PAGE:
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National Editorials & Columns

Extinguishing My Psyche

Perhaps I am suffering from an addiction — a fiery compulsion buried so deep in my subconscious psyche that I am acting without cognizance. Or perhaps I’m just unlucky. All I know is I needed firemen to save this damsel in distress twice in the past week.

Last Tuesday, I must’ve tapped into some magical vortex of mischief that began summoning the studly pole-sliders to my side.

First there was the car accident — at which I was convinced a fireman was hitting on me, because he kept coming over to check my “vitals.” Only later did I realize he was sincerely concerned about my head. Perhaps my sharing I was about to puke on his boots was not so attractive as I had thought.

Then yesterday, I summoned the hose-toting heroes again, only this time was much scarier than my car accident. This time, I was left feeling completely unhinged. This time, in a campaign to win Mother of the Year, I locked my kid in the car.

Every morning, my 22-month-old and I have the same routine as we leave to go to his day care facility. I click the beeper twice to unlock all four doors of my Subaru, open the back door, drop my purse on the floor mat, toss my jangling behemoth key chain onto the driver’s seat and proceed to climb into the back to secure my baby in his car seat. When he is all strapped in, I shut his door, open my driver’s-side door and get in. That is the same routine I did yesterday. Only yesterday, the driver’s-side door didn’t open. None of them did. My little boy was trapped inside.

A series of mishaps contributed to the panic. I went to grab my phone out of my pocket, but I was wearing a skirt for maybe the third time in my life, and my phone was with my purse and my baby, locked in the car. Further proof that skirts are the devil. I ran to an elderly neighbor’s house and asked to borrow his phone. He invited me in to use his landline.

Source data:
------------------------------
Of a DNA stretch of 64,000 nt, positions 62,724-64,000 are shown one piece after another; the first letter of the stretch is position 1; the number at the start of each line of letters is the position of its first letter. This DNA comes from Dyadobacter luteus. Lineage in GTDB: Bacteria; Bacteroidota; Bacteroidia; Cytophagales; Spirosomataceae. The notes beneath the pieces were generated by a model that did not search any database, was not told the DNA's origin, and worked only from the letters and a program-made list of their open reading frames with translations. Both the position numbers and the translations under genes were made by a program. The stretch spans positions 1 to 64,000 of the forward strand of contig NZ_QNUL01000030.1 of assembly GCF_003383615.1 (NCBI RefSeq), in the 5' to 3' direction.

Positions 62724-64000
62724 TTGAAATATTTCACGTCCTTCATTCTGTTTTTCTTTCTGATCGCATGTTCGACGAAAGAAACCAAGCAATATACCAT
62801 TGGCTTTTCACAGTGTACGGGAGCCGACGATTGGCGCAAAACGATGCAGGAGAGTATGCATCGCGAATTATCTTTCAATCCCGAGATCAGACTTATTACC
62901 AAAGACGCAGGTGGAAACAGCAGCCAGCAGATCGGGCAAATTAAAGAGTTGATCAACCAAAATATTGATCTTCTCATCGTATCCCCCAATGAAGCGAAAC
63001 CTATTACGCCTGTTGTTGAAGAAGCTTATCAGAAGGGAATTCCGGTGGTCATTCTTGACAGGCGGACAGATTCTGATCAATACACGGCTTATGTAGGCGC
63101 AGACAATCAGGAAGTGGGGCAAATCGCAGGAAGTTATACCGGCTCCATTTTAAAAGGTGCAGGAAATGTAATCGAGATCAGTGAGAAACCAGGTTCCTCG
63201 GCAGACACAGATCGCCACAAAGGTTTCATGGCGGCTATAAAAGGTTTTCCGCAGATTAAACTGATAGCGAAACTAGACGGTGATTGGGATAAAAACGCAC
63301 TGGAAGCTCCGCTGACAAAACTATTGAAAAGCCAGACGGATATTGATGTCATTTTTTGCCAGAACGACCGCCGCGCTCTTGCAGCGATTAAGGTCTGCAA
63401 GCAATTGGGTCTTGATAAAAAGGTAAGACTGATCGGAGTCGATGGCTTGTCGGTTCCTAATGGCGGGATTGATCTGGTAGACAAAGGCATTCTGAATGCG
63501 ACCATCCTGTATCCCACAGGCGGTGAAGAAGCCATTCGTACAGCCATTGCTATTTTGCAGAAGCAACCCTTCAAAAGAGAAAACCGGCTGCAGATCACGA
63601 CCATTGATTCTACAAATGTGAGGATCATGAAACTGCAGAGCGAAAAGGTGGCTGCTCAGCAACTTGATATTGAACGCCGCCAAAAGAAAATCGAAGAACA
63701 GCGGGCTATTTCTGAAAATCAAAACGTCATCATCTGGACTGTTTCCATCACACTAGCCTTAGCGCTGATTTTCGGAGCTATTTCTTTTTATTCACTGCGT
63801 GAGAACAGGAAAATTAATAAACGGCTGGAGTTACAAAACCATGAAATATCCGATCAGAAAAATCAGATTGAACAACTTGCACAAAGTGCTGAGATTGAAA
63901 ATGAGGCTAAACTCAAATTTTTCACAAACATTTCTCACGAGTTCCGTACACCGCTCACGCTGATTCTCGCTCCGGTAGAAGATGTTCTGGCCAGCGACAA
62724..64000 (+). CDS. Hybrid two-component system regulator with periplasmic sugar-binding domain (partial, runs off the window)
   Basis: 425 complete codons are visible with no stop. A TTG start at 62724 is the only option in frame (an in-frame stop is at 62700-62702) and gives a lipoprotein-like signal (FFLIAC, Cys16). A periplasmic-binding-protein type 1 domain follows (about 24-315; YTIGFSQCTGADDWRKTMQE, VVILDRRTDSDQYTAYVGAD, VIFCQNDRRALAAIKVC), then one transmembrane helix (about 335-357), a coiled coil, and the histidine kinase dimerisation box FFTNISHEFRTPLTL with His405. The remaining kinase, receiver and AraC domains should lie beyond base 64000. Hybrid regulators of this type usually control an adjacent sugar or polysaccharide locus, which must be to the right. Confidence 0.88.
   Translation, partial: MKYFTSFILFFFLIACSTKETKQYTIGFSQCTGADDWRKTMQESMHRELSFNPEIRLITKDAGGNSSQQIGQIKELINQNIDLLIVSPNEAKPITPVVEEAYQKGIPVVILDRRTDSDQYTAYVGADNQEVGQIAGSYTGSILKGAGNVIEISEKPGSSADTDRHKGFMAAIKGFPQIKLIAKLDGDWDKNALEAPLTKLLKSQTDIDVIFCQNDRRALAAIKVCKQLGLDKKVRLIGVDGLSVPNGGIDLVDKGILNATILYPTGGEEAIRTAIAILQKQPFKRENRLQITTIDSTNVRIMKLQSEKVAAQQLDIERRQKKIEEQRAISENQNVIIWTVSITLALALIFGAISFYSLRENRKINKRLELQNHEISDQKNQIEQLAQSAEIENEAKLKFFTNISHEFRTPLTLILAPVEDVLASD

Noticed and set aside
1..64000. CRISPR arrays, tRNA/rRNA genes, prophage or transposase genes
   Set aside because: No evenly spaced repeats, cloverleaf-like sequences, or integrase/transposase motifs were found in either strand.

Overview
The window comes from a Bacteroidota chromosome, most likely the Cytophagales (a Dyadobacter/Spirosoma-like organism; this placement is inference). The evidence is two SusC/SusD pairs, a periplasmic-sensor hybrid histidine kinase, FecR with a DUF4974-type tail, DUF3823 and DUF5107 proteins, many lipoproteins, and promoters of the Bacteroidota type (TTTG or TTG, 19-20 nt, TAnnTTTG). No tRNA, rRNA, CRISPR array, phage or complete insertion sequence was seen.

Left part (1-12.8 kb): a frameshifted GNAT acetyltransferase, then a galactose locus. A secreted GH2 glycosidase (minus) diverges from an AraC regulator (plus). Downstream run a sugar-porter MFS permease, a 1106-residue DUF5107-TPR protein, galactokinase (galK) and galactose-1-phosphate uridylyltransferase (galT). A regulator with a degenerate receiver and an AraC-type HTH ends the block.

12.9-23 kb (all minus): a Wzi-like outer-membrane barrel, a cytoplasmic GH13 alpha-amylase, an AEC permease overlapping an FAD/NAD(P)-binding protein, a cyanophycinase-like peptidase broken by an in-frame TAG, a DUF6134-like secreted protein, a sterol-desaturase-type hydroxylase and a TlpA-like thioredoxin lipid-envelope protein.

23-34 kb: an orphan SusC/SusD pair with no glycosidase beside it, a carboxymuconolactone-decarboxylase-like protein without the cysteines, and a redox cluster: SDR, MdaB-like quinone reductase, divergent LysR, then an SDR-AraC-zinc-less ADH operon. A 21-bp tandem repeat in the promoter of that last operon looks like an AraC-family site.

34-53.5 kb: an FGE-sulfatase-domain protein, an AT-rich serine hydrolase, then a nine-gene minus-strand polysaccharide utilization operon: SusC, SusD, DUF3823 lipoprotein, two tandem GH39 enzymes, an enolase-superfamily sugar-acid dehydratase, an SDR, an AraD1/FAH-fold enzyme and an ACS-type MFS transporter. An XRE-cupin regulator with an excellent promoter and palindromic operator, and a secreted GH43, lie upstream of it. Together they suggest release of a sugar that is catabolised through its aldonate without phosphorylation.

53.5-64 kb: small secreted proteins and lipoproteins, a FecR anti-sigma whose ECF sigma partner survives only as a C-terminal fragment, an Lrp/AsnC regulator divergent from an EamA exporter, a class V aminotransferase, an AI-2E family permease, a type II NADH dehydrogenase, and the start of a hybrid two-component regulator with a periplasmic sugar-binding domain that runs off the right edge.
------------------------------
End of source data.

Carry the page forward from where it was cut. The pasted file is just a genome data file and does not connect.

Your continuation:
“No, a cellphone! Don’t you have a cellphone?” I yelled.

He handed me a giant mobile that could have rivaled Zack Morris’. For a moment, I stared at it, trying to remember both how to dial something so archaic and my husband’s cell number while cursing the technical age I live in. My husband confirmed that the extra car key, which I feared we’d lost, was truly missing. I called the police. They sent the fire department.

For what felt like forever, I played peekaboo outside my car window, trying to make my son laugh. I screamed the lyrics from “Frozen” as dog walkers looked on in wonder. Luckily, it was still early enough in the day that my boy was not too uncomfortable, but as the minutes waned, so did his patience.

Then two huge firetrucks pulled up in front of my house, and six firemen came out. Four went to work, thrusting metal rods into my window to pry open the lock, while another fireman questioned me.

“Why did you lock your kid in the car,” he asked. Why?

I am one for sarcasm, especially in stressful situations. Firemen, it turns out, are not.

“I dunno. Because I thought he could use a spa day and would like some time in a hot sauna.”

“What?” The fireman asked, demanding I explain myself.

At the time, I hadn’t heard about the little boy from Georgia who died after being left in his father’s car. I hadn’t read up on all the kids who have died in cars so far this summer. I stay away from those stories because they make me want to vomit, and as established earlier, it’s not attractive.

The fireman made me walk him through my actions, step by step, to explain how I could have locked my child in the car. At the time, I was annoyed; now I am grateful.

When it was all over and my baby was freed from the car, he was delighted to see the two giant firetrucks drive off, squealing in delight as the firemen who had rescued him waved goodbye. What did I tell ya? Mother of the Year.

I think it’s time to extinguish my physical manifestation and summoning of Smokey Bear’s elite. Is there a Firefighters Anonymous?

Like Katiedid Langrock on Facebook, at Check out her column at

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